Implications of HVAC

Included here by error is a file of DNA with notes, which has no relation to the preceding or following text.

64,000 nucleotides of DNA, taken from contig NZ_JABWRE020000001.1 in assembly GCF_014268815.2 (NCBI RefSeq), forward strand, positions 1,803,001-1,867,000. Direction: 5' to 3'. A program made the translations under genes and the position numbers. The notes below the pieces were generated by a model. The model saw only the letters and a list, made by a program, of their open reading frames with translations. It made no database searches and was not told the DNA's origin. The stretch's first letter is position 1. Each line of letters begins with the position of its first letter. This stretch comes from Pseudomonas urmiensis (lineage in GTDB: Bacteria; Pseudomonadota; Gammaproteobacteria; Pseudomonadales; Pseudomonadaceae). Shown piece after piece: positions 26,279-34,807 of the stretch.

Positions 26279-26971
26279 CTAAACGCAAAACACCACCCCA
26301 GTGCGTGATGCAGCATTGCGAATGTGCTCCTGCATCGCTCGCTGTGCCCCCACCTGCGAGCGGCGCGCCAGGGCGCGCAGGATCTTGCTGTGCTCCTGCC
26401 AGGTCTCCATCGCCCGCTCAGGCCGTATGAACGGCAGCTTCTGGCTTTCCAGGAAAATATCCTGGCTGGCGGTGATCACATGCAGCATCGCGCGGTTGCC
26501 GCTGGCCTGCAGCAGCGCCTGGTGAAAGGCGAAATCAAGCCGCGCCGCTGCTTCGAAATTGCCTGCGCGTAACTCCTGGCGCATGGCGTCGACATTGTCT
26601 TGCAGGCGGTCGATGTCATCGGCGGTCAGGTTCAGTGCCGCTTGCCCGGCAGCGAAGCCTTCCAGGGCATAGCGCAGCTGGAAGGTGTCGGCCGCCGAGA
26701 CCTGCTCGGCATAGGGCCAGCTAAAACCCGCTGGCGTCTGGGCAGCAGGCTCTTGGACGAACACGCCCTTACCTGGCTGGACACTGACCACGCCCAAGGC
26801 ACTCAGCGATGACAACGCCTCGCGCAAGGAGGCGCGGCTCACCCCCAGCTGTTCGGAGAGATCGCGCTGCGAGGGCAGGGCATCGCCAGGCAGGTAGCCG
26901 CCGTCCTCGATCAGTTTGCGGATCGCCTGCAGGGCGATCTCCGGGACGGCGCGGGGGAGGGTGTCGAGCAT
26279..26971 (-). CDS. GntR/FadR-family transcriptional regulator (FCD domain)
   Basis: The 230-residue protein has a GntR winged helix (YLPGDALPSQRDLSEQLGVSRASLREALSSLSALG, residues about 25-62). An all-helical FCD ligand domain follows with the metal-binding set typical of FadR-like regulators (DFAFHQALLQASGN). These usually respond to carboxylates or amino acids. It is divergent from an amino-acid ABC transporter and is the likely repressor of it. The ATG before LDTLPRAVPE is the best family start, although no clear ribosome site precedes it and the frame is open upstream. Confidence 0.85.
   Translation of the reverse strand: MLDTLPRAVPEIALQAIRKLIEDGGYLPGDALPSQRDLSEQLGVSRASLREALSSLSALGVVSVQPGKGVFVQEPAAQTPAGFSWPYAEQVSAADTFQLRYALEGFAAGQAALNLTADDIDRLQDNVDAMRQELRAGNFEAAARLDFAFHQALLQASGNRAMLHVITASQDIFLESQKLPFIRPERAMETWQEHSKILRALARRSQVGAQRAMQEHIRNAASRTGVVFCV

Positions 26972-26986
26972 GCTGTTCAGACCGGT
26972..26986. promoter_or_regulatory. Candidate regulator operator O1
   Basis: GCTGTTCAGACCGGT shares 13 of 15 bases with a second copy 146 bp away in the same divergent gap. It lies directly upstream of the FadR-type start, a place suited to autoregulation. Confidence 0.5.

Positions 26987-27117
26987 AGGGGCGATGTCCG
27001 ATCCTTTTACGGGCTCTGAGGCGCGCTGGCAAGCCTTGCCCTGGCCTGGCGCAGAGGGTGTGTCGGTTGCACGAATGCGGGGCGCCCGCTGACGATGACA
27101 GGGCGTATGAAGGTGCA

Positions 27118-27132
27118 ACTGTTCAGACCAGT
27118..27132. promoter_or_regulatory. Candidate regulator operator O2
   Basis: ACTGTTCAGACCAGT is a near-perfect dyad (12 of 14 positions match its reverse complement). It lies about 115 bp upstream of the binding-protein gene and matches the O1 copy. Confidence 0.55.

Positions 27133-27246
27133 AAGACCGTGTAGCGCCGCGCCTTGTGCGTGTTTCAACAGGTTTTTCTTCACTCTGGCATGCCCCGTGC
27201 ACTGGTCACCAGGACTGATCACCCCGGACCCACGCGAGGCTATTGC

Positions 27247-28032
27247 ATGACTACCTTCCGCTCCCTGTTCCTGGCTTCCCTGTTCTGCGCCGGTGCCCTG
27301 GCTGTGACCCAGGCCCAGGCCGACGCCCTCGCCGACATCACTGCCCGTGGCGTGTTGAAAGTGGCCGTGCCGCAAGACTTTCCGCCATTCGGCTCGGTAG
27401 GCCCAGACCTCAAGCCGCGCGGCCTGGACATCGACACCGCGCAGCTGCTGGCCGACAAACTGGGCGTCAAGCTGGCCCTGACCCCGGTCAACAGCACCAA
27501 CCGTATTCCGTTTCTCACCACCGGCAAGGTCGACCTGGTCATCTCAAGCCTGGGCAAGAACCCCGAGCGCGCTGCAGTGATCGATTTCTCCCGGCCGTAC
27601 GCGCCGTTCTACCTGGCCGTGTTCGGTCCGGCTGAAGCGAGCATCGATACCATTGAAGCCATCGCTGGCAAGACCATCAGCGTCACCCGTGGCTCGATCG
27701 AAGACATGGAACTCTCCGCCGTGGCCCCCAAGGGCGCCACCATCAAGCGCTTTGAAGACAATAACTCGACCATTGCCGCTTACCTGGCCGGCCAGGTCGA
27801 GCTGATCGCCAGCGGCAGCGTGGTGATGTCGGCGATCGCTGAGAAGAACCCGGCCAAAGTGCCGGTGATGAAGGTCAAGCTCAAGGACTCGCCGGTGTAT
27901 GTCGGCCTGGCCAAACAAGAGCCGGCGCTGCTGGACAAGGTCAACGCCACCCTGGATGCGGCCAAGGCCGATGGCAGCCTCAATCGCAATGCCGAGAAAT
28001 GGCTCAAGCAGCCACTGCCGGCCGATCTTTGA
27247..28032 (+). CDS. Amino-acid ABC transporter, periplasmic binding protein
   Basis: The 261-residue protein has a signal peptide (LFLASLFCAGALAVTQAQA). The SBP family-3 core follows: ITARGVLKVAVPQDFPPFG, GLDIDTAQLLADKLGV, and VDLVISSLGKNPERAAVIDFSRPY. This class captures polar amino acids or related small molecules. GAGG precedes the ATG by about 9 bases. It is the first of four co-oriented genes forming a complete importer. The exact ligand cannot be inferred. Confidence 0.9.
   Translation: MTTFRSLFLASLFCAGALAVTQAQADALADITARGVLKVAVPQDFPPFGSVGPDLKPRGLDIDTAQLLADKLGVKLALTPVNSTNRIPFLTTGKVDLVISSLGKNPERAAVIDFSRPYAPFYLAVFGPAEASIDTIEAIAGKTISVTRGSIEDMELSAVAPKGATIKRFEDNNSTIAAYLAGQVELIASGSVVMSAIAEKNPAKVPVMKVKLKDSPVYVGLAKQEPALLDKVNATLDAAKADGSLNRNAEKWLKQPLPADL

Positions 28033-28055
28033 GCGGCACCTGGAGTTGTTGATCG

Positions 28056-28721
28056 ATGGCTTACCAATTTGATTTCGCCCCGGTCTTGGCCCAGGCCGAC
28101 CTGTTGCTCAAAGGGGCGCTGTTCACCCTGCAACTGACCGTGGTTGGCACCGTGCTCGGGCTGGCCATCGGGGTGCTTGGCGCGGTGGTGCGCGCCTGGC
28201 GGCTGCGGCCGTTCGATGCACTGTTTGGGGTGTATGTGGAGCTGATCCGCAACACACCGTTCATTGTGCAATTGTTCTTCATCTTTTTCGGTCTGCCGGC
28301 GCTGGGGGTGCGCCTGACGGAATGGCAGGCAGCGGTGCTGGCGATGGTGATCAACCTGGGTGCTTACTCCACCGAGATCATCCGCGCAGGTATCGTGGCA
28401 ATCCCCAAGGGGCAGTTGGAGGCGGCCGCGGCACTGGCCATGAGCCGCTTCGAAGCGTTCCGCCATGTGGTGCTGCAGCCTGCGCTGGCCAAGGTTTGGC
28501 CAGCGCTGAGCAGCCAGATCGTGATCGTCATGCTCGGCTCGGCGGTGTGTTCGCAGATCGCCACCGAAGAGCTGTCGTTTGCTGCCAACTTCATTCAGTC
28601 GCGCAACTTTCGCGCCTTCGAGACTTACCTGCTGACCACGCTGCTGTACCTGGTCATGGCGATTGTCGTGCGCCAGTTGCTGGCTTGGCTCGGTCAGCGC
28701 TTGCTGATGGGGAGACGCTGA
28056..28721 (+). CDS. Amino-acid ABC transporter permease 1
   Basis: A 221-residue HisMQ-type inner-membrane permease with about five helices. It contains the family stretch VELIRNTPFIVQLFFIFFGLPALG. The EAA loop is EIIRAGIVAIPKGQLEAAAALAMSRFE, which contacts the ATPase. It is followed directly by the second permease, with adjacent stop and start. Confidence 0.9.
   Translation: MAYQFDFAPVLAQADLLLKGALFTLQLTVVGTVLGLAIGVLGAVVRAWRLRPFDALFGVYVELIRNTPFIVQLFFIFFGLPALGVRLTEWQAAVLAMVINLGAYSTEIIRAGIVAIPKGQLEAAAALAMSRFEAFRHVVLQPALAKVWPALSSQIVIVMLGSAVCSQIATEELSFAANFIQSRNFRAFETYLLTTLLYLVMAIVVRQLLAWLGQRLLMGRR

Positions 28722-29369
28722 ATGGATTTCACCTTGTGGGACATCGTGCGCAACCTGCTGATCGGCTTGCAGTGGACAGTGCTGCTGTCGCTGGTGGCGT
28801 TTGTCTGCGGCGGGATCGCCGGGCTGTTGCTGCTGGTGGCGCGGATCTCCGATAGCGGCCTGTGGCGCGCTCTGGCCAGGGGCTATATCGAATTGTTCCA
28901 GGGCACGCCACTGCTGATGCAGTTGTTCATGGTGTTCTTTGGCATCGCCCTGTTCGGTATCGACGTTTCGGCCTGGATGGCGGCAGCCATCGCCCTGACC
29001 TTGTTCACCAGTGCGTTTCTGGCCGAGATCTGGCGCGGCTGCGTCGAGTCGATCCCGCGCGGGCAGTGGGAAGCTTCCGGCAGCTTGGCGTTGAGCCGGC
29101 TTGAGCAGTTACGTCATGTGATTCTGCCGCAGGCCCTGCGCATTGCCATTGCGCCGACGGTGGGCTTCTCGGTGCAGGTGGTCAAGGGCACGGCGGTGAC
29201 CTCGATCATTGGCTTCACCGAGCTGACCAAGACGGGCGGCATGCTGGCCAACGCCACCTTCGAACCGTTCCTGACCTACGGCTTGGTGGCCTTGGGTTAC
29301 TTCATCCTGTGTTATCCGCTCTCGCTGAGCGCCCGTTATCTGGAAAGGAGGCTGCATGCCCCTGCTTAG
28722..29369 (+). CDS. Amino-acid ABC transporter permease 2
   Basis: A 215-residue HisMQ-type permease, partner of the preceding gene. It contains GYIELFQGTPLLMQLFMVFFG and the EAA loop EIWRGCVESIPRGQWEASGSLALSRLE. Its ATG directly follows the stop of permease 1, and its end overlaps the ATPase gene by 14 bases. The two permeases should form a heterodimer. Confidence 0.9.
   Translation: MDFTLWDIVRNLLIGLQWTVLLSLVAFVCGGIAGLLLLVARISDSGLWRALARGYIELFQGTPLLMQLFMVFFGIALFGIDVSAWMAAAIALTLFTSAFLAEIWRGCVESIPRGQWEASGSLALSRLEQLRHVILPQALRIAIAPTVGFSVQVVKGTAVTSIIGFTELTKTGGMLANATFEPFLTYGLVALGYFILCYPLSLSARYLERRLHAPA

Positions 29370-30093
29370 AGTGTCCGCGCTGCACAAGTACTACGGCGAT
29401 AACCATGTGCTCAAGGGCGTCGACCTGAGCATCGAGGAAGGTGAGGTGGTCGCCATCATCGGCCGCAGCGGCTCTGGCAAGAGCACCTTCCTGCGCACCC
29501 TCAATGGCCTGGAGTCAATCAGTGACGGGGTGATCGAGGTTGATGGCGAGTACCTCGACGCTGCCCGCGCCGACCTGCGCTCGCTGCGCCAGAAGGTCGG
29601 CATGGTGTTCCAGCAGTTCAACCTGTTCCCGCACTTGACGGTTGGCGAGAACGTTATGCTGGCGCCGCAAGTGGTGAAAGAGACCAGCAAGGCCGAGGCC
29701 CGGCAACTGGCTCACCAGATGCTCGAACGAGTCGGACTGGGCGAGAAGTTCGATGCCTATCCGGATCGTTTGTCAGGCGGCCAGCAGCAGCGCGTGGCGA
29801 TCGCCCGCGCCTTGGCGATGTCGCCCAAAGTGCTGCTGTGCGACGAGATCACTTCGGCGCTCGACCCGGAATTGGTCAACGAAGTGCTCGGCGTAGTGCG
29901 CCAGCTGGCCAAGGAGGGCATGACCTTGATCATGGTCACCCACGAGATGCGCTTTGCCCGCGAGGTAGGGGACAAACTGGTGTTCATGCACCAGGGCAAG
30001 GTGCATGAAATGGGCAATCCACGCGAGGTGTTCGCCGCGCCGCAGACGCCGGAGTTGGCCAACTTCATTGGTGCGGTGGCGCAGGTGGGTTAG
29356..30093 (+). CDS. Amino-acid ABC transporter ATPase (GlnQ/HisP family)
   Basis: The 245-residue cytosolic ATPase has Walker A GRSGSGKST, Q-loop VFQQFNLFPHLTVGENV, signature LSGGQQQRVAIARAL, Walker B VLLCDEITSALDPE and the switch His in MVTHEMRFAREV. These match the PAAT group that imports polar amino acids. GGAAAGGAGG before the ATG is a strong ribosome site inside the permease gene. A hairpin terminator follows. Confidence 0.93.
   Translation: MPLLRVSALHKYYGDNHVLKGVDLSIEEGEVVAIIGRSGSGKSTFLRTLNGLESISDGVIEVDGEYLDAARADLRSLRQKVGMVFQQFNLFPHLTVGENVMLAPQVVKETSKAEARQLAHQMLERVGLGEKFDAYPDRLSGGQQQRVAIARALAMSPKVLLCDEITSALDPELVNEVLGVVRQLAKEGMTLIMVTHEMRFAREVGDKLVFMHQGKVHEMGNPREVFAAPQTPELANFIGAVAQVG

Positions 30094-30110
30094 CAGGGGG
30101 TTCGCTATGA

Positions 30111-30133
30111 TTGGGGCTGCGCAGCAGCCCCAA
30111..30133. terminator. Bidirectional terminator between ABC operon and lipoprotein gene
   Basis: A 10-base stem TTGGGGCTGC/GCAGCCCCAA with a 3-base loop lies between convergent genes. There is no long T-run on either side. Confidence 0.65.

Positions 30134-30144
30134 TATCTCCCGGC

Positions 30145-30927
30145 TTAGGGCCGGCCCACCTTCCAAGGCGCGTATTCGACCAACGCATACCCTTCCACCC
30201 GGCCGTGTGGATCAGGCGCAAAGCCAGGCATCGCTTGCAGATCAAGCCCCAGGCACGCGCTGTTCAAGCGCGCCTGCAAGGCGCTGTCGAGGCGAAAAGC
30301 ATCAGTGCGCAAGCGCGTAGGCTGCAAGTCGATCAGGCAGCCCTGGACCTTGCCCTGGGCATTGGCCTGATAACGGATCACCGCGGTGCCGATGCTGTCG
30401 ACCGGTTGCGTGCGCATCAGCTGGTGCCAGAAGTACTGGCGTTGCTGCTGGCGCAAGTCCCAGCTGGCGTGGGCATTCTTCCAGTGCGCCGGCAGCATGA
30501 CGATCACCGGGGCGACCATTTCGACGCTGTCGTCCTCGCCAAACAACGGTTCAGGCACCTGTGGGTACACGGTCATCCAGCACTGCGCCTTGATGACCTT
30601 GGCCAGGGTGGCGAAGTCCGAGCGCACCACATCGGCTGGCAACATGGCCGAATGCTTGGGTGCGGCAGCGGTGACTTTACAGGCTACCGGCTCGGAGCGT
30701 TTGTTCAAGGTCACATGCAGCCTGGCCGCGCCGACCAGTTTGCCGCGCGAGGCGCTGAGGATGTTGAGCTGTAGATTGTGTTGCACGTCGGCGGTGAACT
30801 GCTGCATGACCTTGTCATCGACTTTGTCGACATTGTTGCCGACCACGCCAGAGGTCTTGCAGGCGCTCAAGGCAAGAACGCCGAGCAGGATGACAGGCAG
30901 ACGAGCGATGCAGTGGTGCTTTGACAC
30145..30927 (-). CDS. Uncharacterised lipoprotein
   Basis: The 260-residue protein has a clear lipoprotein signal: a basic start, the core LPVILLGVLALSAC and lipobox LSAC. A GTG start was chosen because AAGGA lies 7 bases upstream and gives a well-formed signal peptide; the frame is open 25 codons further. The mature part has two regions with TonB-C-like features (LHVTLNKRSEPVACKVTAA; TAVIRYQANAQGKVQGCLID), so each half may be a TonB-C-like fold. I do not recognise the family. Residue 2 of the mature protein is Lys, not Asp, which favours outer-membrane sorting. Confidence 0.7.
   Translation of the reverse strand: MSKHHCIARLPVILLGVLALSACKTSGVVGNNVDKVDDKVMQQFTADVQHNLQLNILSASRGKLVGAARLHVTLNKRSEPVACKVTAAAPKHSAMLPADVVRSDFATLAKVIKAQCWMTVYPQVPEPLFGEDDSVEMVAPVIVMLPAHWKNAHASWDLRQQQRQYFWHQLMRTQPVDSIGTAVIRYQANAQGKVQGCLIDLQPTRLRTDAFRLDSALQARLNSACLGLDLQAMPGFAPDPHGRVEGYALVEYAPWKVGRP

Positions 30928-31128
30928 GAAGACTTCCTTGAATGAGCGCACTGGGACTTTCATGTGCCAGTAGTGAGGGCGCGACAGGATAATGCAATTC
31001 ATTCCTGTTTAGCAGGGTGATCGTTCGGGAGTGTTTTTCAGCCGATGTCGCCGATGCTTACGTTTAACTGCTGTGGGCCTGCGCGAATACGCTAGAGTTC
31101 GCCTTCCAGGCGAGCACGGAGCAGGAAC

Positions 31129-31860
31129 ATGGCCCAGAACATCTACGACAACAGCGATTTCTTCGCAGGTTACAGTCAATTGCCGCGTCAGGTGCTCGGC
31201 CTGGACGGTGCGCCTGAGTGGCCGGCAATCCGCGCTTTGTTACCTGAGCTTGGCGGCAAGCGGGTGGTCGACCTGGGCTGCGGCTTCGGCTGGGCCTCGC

The purpose of air conditioning, ventilation, or other climate control systems are to create “thermally comfortable” environments for people, while often also improving the quality of circulating indoor air. Studies that have examined different levels of indoor temperature and relative humidity on the transmission of SARS-CoV-1, H1N1, and MERS-CoV viruses show that lower temperature and relative humidity (below 70°F/ 21°C and below 40% RH) increase the survival time of both coronaviruses and influenza on dry surfaces [65]. For example, SARS-CoV-1 can survive at least two weeks in an air-conditioned environment where temperature is typically 22-28°C and relative humidity is usually controlled at 30-60% [66]. Recent studies confirm that SARS-CoV-2 survival is comparable to SARS-CoV-1 [17]. Therefore, it is plausible that findings for SARS-CoV-1 are also true for SARS-CoV-2. Heating, Ventilation and Air Conditioning Systems (HVAC) are used as a primary infection disease control measure. Poor ventilation in confined indoor spaces is associated with increased transmission of respiratory infections [67,68]. There have been numerous COVID-19 transmission events associated with closed spaces, including some from presymptomatic cases [69,70]. This indicates that if not correctly used, they may contribute to the transmission/spreading of airborne diseases as proposed in the past for SARS. The role of ventilation in preventing COVID-19 transmission is not well-defined (i.e., by preventing dispersal of infectious particles to minimize the risk of transmission or preventing transfer of an infectious dose to susceptible individuals). Research has shown that airborne transmission is possible and that HVAC systems when not adequately used may contribute to the transmission of the virus, as suggested by descriptions from Japan, Germany, and the Diamond Princess Cruise Ship. Previous SARS outbreaks reported at Amoy Gardens, Emergency Rooms and Hotels, also suggested an airborne transmission [71]. Droplet nuclei floating on the air may be carried by the movement of air. Entrainment of air into neighbouring airspaces may occur during the most innocuous daily activities; for example, as a result of people walking, or the opening of a door between a room and the adjacent corridor or space [72,73]. In addition, the air temperature (and therefore air density) differences across an open doorway will also cause air exchange to occur between the two areas, providing a second mechanism to allow air into other areas [74,75]. If the air conditioning or ventilation system is not well maintained and operated, there are two potential mechanisms through which it could contribute to virus transmission: the system itself could recirculate contaminated air; and/or could create indoor conditions (temperature and humidity) that support virus survival. Buildings that use a central ventilation and/or climate control system, should use the most efficient filters. Consider installing a higher efficiency filter (MERV-13 to 16, EPA-2019 models), or in healthcare facilities, a HEPA filter which captures viruses effectively [76], and where the air handler is rated for such a filter. Filters should be installed and maintained according to manufacturer recommendations. High efficiency filters are also available for residential use.